Young people’s rights explained in new guide to police complaints system

With recent research highlighting only around half of young people are confident police will deal fairly with their complaint, the Independent Office for Police Conduct’s (IOPC) youth panel has launched new guidance to explain their rights.

Jul 3, 2020
By Paul Jacques
Michael Lockwood

It provides information on questions young people frequently ask, such as what the IOPC does, how to make a complaint to police, what to expect and the possible outcomes.

The youth panel, made up of nearly 30 young people from across England and Wales, worked with the IOPC to identify the key elements of the complaints system and present them in ways that make them easily understood by young people.

The guidance will be published on the IOPC website and social media, and also shared with young people and organisations who work with them.

IOPC Director-General Michael Lockwood said: “Young people come into contact with the police in many different circumstances and environments and every interaction will have an impact on their confidence in policing.

“Young people told us they were unsure of their rights, and were not clear how to raise issues if they were unhappy about the way police had dealt with them. Young people understand that police have a job to do, but when they ask for explanations and do not get them or don’t know how to raise a concern, they can feel powerless.

“A recent IOPC survey showed only 52 per cent of young people are confident that complaints are dealt with fairly by police, leaving room for improvement. This guidance has been developed by our youth panel to build young people’s confidence and help them to understand what they can expect.”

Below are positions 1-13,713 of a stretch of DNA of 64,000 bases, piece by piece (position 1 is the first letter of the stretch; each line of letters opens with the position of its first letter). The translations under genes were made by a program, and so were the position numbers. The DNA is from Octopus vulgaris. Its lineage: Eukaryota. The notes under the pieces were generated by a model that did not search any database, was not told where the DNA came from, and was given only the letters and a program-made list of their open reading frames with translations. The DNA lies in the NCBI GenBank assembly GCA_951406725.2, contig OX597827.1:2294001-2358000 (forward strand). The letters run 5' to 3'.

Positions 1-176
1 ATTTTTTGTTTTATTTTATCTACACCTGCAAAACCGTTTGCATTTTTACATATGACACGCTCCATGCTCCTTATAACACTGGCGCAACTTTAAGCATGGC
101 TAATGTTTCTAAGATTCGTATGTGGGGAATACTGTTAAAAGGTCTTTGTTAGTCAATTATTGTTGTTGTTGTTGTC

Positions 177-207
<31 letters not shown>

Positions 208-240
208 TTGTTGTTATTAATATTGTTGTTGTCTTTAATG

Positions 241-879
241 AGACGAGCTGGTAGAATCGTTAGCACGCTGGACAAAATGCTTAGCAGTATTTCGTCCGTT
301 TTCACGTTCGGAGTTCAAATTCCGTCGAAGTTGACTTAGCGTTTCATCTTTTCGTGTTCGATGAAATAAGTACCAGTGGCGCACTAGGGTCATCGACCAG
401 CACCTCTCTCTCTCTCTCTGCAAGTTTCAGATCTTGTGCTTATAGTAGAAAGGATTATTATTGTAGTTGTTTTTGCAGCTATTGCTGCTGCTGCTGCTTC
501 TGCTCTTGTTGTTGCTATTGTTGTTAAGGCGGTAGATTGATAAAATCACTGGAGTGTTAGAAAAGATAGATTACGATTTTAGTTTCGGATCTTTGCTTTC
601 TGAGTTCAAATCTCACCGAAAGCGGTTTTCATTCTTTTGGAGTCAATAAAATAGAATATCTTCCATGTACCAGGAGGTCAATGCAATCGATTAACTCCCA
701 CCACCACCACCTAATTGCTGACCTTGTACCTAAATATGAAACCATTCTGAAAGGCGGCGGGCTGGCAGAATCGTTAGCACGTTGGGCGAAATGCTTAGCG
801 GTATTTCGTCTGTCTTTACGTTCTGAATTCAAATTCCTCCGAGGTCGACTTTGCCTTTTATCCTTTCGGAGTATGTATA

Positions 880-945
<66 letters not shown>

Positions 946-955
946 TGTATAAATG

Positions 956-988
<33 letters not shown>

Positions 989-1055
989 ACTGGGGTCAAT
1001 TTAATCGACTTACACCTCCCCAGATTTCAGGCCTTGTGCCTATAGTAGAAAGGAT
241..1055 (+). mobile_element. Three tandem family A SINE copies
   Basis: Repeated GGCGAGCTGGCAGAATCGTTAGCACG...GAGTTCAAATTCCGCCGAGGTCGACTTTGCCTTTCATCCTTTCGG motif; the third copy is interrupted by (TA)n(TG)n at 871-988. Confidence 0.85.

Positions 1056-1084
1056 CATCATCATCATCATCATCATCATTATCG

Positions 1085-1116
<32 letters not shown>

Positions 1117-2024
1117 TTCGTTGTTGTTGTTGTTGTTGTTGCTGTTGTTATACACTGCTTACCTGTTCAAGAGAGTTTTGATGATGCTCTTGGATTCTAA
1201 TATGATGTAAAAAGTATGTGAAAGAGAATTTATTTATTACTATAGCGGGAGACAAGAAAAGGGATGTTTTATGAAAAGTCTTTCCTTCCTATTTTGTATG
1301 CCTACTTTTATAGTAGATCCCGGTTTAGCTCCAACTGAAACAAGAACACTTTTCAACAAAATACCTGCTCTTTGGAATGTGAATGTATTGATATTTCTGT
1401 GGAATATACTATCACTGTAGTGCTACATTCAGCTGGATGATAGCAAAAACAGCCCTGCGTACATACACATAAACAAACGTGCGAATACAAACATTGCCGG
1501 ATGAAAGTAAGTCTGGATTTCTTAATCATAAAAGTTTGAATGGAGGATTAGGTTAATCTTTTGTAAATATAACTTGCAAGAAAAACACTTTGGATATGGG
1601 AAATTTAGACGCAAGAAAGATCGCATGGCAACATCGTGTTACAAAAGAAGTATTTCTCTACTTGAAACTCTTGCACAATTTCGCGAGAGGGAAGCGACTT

As well as working with the IOPC, members of the youth panel have been involved in a number of projects. These include the Leaders Unlocked survey ‘Policing the Pandemic’. This has have received around 4,000 responses and the results will be published shortly.

The panel has also worked with the Youth Justice Board and National Police Chiefs’ Council to create two guides for under-18s during the Covid-19 pandemic:

  • Coronavirus and the police – a guide for under-18s; and
  • Coronavirus and youth offending teams – a guide for under-18s.

Youth panel member Ahmed Ibrahim said: “Young people’s experience of how police engage with them could affect their future impressions. We hope the youth panel’s work will help to provide a better balance to the relationship between young people and police.”

In 2018, the IOPC’s youth panel led 21 events and engaged with 800 young people across England and Wales to seek their views on why confidence in complaining about the police was low and what the barriers to complaining were. Their findings and recommendations to address the issues identified were published in a report IOPC Youth Panel: Key Findings and Recommendations 2019.

It found that:

  • Many young people feel they would not be taken seriously or believed by those in positions of power due to their age and lack of status;
  • Many young people do not trust those in positions of authority, especially the police; and
  • Those young people from marginalised and minority groups feel they are less likely to be believed and more likely to be discriminated against.

The report resulted in a number of recommendations to the IOPC, which are now being actioned, and include the guidance issued today (July 3).

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